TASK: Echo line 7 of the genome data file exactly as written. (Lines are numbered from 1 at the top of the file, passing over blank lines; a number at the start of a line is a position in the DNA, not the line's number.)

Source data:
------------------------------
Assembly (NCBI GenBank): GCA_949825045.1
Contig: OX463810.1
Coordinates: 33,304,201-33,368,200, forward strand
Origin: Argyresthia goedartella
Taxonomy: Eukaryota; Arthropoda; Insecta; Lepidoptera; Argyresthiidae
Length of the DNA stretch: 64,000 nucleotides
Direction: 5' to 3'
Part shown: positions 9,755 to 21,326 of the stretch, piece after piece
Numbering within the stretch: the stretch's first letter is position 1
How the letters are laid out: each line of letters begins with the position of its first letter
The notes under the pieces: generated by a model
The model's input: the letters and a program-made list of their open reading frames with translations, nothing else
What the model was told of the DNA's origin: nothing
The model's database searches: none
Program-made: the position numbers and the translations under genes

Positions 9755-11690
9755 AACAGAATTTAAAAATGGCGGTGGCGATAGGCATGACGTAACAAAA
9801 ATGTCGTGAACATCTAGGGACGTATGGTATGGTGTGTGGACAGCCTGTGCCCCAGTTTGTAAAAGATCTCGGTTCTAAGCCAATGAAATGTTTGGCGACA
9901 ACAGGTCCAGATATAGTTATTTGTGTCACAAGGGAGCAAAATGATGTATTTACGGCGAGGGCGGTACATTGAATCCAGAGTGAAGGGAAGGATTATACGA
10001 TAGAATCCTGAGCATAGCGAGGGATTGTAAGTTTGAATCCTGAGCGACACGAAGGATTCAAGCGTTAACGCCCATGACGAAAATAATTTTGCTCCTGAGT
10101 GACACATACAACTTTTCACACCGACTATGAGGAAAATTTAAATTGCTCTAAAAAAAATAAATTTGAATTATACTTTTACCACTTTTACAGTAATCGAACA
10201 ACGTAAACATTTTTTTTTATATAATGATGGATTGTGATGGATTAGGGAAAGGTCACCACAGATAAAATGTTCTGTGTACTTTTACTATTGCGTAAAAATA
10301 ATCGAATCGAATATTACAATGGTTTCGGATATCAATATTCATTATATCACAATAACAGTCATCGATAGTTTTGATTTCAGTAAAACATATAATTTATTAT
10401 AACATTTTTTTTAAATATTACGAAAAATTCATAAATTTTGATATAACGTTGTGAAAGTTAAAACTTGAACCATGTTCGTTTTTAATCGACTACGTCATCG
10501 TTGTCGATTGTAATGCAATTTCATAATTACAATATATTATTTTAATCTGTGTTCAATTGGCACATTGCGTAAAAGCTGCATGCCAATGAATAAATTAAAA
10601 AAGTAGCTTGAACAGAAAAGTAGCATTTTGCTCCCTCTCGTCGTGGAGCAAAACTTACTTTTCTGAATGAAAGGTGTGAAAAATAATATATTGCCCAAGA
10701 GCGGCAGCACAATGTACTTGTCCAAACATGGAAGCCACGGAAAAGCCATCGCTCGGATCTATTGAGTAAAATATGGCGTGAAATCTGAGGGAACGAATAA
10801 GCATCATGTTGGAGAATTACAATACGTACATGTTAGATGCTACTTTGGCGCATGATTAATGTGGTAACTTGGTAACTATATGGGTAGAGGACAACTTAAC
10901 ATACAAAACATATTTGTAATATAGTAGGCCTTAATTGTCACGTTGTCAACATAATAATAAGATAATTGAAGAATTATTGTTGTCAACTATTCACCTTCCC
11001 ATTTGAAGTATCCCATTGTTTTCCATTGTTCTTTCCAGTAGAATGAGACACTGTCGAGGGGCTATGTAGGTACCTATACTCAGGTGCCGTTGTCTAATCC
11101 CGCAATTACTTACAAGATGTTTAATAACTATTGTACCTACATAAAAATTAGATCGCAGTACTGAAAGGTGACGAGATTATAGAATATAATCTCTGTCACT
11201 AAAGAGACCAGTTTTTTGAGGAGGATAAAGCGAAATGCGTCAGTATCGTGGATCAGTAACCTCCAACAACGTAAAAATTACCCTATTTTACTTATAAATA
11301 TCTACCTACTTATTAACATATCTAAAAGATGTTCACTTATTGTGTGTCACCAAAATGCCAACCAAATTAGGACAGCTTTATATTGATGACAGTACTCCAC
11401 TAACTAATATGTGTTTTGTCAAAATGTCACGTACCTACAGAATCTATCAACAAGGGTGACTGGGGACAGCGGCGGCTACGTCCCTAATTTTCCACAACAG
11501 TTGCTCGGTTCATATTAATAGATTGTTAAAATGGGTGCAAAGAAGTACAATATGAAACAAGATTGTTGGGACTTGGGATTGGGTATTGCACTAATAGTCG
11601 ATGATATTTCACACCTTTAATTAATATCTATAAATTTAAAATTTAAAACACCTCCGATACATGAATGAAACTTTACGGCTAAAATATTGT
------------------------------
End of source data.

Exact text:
Direction: 5' to 3'